Tag: Mount Vernon
Today’s blog post comes from Susan K. Donius, Director of the Office of Presidential Libraries at the National Archives. This post originally appeared on the White House blog.
Last month, President Obama began his second Inaugural Address by saying, “Each time we gather to inaugurate a President we bear witness to the enduring strength of our Constitution.” President Obama’s words resonate as the anniversary of George Washington’s birthday approaches on February 22, popularly known as Presidents Day.
Over two centuries ago, on April 30, 1789, George Washington delivered his first Inaugural Address knowing that he had little to guide him in the job that lay ahead but the principles stated in the Constitution. The Articles of the Constitution had been debated, discussed, and agreed upon just two summers earlier by the delegates of the Constitution Convention, and were still untested. Nevertheless, Washington was a strong supporter of the Constitution and would look to it for guidance in his unprecedented role as President.
During Washington’s first year in office, Congress ordered 600 copies of the Acts of Congress to be printed and distributed to Federal and state government officials. The book compiled the Constitution, the Bill of Rights, and other legislation passed by the first session of Congress.
George Washington’s personal copy of the Acts of Congress contains his own handwritten notes in the margins. The … [ Read all ]
Posted by Hilary on February 18, 2013, under - Constitution, - Presidents, National Archives Near You, News and Events, Pennsylvania Avenue, Unusual documents.
Tags: Acts of Congress, george washington, Inauguration, Mount Vernon, notes, Presidency, presidential libraries
Today’s Constitution 225 post was written by Jim Zeender, senior registrar in Exhibits at the National Archives.
Imagine George Washington’s first day on the job as President of the United States on April 30, 1789. What what his role? How was he to act? What were his duties and powers? Who should advise him? Who worked for him?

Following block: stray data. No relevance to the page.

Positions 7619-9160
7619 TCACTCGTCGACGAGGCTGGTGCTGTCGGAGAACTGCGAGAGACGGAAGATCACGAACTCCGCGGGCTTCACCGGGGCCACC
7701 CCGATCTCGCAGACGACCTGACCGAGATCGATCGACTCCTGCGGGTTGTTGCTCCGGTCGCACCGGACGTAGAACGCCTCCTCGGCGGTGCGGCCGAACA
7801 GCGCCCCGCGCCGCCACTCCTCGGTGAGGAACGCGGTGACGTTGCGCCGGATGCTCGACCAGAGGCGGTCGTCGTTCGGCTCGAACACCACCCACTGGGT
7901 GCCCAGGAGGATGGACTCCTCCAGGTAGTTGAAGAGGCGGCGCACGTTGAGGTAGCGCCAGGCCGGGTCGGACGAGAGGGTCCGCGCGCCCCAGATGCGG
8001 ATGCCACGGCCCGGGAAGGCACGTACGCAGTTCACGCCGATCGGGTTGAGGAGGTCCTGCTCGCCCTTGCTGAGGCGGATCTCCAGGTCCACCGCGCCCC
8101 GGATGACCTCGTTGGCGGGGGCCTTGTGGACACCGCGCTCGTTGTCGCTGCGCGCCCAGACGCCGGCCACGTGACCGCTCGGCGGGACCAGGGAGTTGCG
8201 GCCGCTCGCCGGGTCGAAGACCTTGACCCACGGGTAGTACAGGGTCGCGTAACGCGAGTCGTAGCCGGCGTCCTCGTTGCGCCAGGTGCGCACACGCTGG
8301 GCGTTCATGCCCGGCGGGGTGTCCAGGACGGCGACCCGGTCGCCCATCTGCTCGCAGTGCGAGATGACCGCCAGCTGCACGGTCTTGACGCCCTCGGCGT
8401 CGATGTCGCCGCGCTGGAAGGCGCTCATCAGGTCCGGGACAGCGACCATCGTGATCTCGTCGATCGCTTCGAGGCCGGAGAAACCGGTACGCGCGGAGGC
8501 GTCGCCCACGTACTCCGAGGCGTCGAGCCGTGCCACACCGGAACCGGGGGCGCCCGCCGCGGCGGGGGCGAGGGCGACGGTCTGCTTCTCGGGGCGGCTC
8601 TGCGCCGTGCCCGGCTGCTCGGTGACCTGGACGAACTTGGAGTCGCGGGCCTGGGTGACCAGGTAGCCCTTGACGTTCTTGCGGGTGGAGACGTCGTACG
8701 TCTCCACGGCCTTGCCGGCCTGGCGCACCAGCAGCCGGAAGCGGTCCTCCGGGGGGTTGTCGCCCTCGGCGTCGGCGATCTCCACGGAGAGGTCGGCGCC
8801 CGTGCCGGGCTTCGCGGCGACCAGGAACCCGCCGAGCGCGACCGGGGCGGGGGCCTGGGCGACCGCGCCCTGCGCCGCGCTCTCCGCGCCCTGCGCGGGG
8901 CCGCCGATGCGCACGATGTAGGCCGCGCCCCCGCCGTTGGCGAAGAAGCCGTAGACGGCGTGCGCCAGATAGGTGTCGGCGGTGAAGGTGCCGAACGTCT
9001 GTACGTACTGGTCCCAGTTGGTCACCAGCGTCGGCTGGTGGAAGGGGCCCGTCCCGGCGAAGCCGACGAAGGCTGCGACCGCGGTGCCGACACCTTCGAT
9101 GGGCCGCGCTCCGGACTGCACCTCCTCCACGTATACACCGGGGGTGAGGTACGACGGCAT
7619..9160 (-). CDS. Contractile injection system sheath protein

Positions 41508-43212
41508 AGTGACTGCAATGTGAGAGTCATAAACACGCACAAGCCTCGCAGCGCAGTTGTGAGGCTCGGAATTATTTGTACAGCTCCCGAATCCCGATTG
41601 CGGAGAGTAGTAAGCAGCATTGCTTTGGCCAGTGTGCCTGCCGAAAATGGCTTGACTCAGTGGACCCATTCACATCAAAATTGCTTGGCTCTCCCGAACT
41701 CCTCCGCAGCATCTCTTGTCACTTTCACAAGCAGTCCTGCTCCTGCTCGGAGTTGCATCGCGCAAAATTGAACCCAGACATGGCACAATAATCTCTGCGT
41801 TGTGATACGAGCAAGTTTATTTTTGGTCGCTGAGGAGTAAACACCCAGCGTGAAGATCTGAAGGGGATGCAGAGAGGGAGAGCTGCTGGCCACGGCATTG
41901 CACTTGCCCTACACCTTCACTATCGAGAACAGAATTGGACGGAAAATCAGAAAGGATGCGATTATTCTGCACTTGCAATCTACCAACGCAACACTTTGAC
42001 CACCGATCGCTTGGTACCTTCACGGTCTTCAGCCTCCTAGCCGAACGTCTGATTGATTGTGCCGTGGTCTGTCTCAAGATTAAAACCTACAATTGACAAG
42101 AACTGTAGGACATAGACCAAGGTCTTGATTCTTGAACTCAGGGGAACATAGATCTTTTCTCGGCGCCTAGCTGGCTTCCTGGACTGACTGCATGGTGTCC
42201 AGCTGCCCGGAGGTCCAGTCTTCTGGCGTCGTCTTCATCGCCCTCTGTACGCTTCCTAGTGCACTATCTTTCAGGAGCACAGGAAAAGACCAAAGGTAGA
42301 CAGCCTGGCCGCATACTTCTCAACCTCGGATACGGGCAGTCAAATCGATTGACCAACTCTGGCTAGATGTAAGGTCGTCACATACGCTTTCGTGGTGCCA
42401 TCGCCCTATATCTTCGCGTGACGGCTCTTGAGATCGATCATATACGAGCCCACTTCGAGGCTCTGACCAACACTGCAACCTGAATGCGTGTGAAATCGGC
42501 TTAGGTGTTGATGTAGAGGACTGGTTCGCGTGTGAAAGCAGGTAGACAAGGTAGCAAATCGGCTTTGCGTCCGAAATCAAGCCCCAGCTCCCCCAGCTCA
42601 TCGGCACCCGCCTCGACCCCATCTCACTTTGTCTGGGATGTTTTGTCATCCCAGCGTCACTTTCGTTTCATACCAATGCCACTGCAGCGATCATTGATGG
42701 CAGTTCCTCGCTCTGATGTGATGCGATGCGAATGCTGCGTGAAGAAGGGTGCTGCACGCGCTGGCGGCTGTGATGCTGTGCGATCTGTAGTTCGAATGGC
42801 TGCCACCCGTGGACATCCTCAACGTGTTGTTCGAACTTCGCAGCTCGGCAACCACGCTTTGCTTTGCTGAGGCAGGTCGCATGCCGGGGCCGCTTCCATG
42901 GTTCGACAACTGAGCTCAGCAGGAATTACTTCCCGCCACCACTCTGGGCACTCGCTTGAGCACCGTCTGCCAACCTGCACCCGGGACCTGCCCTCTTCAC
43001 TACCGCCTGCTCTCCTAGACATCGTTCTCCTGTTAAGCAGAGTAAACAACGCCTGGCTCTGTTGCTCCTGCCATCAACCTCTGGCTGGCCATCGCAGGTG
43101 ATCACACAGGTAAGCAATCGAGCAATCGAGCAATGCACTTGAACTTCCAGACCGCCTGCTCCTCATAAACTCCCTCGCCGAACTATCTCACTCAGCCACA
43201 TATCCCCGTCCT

The Constitution described the role of the President in general terms, but spelled out only a few specific duties and powers. Since the democratic republic created under the Constitution was an entirely new form of government, there was no user’s manual. There were no previous presidents he could look to for advice. The Constitution, the proposed Bill of Rights, and Acts of Congress were the closest thing. After the first session of Congress, these documents were printed and compiled into a volume.
Visitors to the Donald W. Reynolds Museum at Mount Vernon will have a rare opportunity to see Washington’s personal copy of this rare volume.
Inside, his handwritten notes in pencil can be seen in the margins. The text was printed by Francis Childs and John Swaine and bound by Thomas Allen, all of New York. Washington received the book in 1789, his first year in office as U.S. president, and brought it with him to Mount Vernon upon his retirement in 1797. Only … [ Read all ]
Posted by Hilary on September 13, 2012, under - Constitution.
Tags: Alexander Hamilton, committee on Style, Constitution, Constitution 225, constitutional convention, george washington, guest post, Mount Vernon, Presidents
Today’s History Crush post is from archives technician Timothy Duskin, who confesses that his admiration for our first President has only increased since researching the records related to George Washington at the National Archives.
I have always considered George Washington to be the greatest Founding Father, the greatest President, and the greatest American. Two years ago, I gave a “Know Your Records” lecture on records related to George Washington at the National Archives. My sentiments were reinforced in the course of my research for that lecture and they have remained the same ever since.
As a major in the Virginia militia, Washington delivered the demand of Virginia Governor Dinwiddie to vacate the Ohio Valley to the French in 1753. He was responsible for starting the French and Indian War in 1754, when he became commander of the Virginia Regiment and eventually became the war’s foremost hero.
Washington’s political career began when he was elected to the Virginia House of Burgesses in 1761, where he took up the cause of the North American colonies. He was then elected to the Continental Congress in 1774, which appointed him General and Commander in Chief of the Continental Army at the beginning of the Revolutionary War in 1775.
After the Boston Tea Party, counties in all of the colonies passed resolves to address their grievances with England. Washington and George Mason authored … [ Read all ]
Posted by Hilary on April 25, 2012, under Uncategorized.
Tags: Articles of Confederation, Boston Tea Party, constitutional convention, declaration of independence, Fairfax County Resolves, Founding Father, French and Indian War, george washington, history crush, militia, Mount Vernon, President, Quasi-War, Reolutionary War, virginia, Virginia Declaration of Rights